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Denny Frisk

10-31-2001 19:27:56




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 Re: Re: Re: Re: Re: Farmall M-four bottom? in reply to Ralph, 10-31-2001 17:35:32  
Yup, Low gear at about 2-1/2 MPH will have about 140% of the torque that 2nd gear would have in the final drives. I've seen LOTS of stuff break at tractor pulls, everything from blown tires, broken wheel hubs, twisted shafts and stripped gears But Yes, I've pulled M's & H's as hard as they would go in Low gear, and they're still running. Low is located as far away from the pilot bearing as they could put them in the transmission. For a good reason. Look at S-E Mich. Part-Timer's post, He's broken a pilot bearing off. Yes, it's harder on the pilot bearing to run in 4th than 2nd, but if You go trying to plowing up rocks with an IHC #8 you'll tear the plow up LONG before you blow up the transmission in the M. Want to hear the story about the M that had the head shaved .125" instead of .030" to raise compression? Tractor would NOT pull down with 3-14's. Only M crankshaft I ever saw broke clean into 2 pieces! I worked for the guy that owned the tractor and saw the crankshaft. Only time I ever heard of that happening! Dad's '51 M has the big M&W sleeves & pistons in it and We always plowed with it in 3rd in sod & 4th in corn stalks without a problem. There's a reason why Fuller, now called Eaton puts the driving gear between 2 driven gears in the big truck transmissions, to equalize the bending forces that cause the pilot bearings to snap off. You can get by with most things for a while, but you lean on the equipment too long and somethings going to break! In sandy soil or light peat ground 4-14's may be O-K for an M. But I still say 3-14's a gear higher would stress the rear end and transmission less and still get as much ground plowed.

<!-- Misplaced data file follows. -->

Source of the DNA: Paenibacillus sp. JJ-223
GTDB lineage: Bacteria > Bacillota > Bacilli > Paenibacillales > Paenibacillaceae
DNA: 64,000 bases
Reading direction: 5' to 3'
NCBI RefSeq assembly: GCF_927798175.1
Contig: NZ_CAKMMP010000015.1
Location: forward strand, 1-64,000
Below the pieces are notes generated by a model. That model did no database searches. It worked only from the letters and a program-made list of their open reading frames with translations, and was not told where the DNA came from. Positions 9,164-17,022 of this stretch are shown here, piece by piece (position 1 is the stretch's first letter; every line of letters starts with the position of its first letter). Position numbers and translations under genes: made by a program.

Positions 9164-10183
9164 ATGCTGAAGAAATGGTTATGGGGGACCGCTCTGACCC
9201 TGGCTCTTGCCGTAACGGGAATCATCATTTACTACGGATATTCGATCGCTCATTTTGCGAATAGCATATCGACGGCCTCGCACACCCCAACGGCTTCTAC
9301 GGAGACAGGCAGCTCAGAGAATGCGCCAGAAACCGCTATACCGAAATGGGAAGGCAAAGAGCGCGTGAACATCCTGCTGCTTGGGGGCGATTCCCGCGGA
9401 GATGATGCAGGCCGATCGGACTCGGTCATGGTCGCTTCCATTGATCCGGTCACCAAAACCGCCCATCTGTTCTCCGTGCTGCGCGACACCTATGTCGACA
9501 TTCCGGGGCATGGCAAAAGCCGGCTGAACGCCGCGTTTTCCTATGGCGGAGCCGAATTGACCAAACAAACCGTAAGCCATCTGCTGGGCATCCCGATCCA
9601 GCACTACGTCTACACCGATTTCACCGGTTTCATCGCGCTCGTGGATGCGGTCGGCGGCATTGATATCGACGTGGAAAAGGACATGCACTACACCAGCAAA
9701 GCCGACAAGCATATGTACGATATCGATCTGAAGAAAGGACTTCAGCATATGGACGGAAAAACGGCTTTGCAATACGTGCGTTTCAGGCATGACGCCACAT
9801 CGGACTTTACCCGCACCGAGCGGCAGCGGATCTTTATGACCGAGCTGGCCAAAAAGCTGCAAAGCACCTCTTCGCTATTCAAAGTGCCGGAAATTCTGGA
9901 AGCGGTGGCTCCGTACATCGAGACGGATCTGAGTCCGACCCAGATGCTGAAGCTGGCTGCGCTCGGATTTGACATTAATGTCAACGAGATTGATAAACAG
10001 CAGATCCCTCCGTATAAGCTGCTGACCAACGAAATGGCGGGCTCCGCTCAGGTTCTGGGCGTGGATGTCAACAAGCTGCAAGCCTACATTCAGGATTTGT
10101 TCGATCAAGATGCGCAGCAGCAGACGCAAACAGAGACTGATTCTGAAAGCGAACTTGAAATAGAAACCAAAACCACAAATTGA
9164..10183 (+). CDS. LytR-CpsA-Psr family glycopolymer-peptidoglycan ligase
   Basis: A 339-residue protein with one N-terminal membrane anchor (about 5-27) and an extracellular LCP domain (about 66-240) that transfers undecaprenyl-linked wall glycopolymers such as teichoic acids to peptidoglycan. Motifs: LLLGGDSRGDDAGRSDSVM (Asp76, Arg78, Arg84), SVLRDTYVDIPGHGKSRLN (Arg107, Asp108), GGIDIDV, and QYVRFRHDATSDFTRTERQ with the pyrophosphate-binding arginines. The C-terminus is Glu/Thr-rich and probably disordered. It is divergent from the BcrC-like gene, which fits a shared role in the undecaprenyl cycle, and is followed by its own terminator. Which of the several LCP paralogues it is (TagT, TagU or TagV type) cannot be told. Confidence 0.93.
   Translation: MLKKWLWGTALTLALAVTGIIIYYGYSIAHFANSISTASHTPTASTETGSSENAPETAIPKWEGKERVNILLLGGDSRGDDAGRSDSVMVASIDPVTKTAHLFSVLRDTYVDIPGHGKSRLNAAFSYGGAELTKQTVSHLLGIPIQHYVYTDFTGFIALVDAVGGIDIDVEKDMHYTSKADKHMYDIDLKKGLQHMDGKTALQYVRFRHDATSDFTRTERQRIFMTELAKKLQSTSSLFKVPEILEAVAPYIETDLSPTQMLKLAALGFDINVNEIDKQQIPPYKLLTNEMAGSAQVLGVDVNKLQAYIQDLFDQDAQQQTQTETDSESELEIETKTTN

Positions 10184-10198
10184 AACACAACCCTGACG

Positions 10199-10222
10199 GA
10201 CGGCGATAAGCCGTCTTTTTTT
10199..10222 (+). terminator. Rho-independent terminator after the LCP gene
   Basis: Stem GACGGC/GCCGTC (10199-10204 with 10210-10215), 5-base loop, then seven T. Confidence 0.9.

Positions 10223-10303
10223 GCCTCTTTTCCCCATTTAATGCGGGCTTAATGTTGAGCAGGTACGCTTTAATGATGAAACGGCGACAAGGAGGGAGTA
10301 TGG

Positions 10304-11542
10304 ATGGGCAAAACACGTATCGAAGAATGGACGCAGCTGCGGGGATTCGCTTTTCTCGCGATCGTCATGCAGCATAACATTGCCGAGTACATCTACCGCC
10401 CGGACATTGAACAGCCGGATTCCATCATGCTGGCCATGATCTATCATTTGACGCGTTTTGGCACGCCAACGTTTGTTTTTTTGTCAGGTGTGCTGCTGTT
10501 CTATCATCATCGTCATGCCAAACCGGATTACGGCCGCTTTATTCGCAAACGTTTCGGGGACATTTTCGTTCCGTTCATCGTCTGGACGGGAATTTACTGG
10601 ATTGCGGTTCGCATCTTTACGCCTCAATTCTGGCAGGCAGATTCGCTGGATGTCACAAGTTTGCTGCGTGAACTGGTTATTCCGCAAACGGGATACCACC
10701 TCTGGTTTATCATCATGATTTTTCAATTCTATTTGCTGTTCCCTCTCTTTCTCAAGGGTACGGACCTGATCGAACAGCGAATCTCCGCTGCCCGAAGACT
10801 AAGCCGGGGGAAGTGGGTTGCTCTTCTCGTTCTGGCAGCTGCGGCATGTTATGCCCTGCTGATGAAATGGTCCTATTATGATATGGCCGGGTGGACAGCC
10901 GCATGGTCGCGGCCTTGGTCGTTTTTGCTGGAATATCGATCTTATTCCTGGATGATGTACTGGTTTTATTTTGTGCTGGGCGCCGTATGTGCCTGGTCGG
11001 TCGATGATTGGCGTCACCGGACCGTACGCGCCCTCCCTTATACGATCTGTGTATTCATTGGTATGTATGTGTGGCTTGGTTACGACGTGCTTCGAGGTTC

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opps on double posts

10-31-2001 17:57:24




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 Re: Re: Re: Re: Re: Farmall M-four bottom? in reply to Ralph, 10-31-2001 17:35:32  
sorry about that.. musta been the trick or treaters "double tricked me" tonight. R.



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Ralph

10-31-2001 17:35:22




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 Re: Re: Re: Re: Farmall M-four bottom? in reply to Denny Frisk, 10-31-2001 09:57:01  
Thanks Denny: ..but you left out the lowest gear, 1st gear. Your saying that if one would put it in the lowest gear and apply 50HP it would have the highest chance of failing due to 50HP? At the tractor pulls I see stock M's pulling their hardest in 1st gear. Many of these "stock" M's are peped up stock pulling close to 50HP. Non stock run much higher than 50HP. I don't see many busted drivetrains. Granted there are limits to how much extra power is too much. I'll guess that snapping a clutch or hitting lots of stones while plowing would break something sooner with the extra power than keeping it at original stock 40HP or so. Back to the original question I'll still say that 4-14's would be OK if he uses reasonable care. Most likely he is not plowing hundreds of acres full time. And again if his soil is lighter, you may be way too conserned. There is a potato growing area 40 miles from me that is sandy-peat soil. A piece of cake for 4-14's.(no clay) ralph

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Haas

10-31-2001 13:20:33




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 Re: Re: Re: Re: Farmall M-four bottom? in reply to Denny Frisk, 10-31-2001 09:57:01  
Good reply, but it was Newton, not Einstein and I believe that is Newton's second law, not the theory of relativity.



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Denny Frisk

10-31-2001 13:34:35




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 Re: Re: Re: Re: Re: Farmall M-four bottom? in reply to Haas, 10-31-2001 13:20:33  
I guess that's why I was a Geography Major in College.... Science History I have a problem with. Simple gearing like these old Farmalls I do understand. Thanks for clearing up my Mis-information.